Knowing what we know about the hemispheres of the brain gives us the information we need to help these young people. First, we can now offer dramatic help to children with the neurological issues mentioned earlier. By simply identifying which hemisphere is the weak one and then doing simple physical, sensory and mental exercises to stimulate the weak side, the brain imbalance can be resolved, and the symptoms of these disorders begin to resolve themselves. There are thousands of documented cases of children who have overcome their neurological issues in this fashion. This is big news!
Second, we now have a road map for prevention. Television and technology are fine in moderation, but if we can teach parents to create more of the healthy stimulation of a hunter-gatherer environment in their homes, we will likely see a significant decline in the number of new neurological disorders in the future.
The schools have a huge role to play as well. We can make our classrooms brain-friendly by mimicking a hunter-gatherer environment at all grade levels. However, we have a unique opportunity from pre-K through second grades that we can’t afford to squander. Recognizing that not all children will enter school with healthy, well-balanced brains, we could steal a page from the playbook of Denmark (the highest student literacy rate in the world) and Finland (the #1 education system in the world). Their students don’t start school until age six or seven, they don’t start learning to read until age seven or eight, and many children attend “Forrest Kindergarten” between the ages of 2 ½ and six. Forrest Kindergarten is non-academic. Instead, children run, climb and play creatively outside for four hours every day, rain or shine. They sing, dance, talk, explore and use their imaginations. By the time they reach school, very few of these children have learning problems. We could do the same. By dramatically reducing academics in pre-k, kindergarten, first grade, and possibly even second, we can make these formative years more like Forrest Kindergarten, giving all children three or four years of proper brain stimulation. This would also provide time to test all children for a brain imbalance and correct it. Can you imagine what the next generation of students would be like if every single child hit third grade with a powerful, attentive, emotionally mature, balanced brain? Amazing things would happen for these children, their families, and society as a whole!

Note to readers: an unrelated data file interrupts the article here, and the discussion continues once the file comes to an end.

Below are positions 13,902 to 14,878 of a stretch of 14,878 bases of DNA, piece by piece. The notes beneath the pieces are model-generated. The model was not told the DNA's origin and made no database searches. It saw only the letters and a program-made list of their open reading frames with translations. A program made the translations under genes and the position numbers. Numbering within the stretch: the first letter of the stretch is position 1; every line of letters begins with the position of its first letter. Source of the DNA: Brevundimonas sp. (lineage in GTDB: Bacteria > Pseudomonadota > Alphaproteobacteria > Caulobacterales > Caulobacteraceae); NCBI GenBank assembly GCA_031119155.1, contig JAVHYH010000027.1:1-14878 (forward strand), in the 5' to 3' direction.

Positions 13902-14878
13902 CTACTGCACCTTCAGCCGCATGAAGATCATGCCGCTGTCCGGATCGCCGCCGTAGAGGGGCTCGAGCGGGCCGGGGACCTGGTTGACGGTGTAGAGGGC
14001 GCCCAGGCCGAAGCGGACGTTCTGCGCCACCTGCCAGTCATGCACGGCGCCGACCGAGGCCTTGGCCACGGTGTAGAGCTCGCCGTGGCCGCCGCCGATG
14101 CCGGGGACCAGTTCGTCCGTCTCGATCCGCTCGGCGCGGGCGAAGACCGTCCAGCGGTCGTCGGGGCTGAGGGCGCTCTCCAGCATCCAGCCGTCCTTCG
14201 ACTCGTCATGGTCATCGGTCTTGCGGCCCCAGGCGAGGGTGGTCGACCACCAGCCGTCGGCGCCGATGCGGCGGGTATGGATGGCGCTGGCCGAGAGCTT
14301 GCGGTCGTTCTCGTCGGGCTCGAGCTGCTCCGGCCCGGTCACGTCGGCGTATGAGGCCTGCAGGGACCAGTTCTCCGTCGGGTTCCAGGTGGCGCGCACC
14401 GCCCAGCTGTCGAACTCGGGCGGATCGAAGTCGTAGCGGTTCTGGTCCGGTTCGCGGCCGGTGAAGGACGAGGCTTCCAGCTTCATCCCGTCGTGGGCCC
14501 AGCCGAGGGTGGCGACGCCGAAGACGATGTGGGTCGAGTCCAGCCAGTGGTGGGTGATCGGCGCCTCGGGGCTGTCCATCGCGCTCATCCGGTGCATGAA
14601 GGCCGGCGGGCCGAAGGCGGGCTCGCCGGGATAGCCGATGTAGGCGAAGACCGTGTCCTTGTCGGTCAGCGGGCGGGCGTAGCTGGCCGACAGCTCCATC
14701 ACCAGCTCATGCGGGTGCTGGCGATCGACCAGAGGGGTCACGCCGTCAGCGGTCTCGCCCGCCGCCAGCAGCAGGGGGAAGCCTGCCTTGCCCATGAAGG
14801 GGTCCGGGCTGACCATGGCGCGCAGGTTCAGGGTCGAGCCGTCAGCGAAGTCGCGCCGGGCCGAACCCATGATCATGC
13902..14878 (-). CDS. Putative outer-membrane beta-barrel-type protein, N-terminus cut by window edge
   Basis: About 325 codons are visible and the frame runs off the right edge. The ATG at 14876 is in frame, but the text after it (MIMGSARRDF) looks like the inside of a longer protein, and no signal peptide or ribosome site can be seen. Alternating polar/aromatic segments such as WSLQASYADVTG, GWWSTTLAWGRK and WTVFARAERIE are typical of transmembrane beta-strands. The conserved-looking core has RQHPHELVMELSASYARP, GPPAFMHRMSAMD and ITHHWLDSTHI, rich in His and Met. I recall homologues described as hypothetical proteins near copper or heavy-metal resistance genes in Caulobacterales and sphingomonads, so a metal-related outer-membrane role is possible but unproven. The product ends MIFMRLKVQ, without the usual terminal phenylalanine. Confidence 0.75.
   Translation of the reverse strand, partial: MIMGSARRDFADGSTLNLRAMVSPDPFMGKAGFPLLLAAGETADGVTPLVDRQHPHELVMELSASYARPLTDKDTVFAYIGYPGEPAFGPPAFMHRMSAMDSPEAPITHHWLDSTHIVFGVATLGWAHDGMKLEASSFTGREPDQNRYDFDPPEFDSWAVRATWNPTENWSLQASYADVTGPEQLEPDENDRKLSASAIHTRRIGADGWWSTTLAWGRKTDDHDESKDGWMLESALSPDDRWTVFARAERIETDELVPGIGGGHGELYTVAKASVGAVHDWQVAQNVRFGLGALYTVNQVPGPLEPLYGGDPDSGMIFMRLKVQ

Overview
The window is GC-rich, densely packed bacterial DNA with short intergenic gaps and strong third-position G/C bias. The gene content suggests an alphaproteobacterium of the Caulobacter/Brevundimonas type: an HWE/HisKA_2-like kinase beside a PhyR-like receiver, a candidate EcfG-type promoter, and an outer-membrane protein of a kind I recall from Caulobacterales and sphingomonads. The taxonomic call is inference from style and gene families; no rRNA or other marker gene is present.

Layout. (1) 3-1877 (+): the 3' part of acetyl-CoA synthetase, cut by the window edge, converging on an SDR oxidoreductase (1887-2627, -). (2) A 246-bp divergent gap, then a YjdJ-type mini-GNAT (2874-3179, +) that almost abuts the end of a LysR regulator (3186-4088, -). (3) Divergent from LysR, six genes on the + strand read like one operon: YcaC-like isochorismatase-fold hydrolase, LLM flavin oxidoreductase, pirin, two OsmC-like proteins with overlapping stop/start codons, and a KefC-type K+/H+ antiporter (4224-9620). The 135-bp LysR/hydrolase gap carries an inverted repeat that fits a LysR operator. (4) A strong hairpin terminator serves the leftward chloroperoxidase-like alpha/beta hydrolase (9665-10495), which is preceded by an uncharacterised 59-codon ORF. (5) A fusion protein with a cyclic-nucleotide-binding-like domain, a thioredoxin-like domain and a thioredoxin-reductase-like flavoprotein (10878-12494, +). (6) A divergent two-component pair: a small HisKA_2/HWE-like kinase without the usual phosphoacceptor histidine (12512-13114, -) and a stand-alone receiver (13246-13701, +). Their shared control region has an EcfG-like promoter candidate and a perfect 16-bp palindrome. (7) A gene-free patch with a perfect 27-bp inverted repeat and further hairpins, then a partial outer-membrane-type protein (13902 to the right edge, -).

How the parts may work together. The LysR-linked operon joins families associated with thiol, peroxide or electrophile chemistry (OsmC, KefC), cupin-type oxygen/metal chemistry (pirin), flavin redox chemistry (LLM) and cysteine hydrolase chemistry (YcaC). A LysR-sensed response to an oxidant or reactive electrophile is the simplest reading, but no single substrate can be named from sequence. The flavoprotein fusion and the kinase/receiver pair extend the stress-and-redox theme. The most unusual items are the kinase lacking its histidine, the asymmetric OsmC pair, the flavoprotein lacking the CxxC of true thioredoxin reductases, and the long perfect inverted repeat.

I believe students, parents, teachers, administrators, educational leaders and politicians are hungry for a new direction for education. Our national experiment with high-stakes testing is proving ineffective (Finland uses virtually no standardized testing). This time, as we set a new course, let’s not try something just based on someone’s theory. Brain research is giving us exciting new facts that have direct implications for education. Let’s listen. We also have the “facts” of successful education techniques from places like Denmark and Finland. Let’s listen. We can work together to bring about educational reform that actually works. Will you join me?
Shenk (firstname.lastname@example.org), a member of the Portsmouth Education Association, is a former classroom teacher now teaching physical education. He was a 2012 Virginia Regional Teacher of the Year.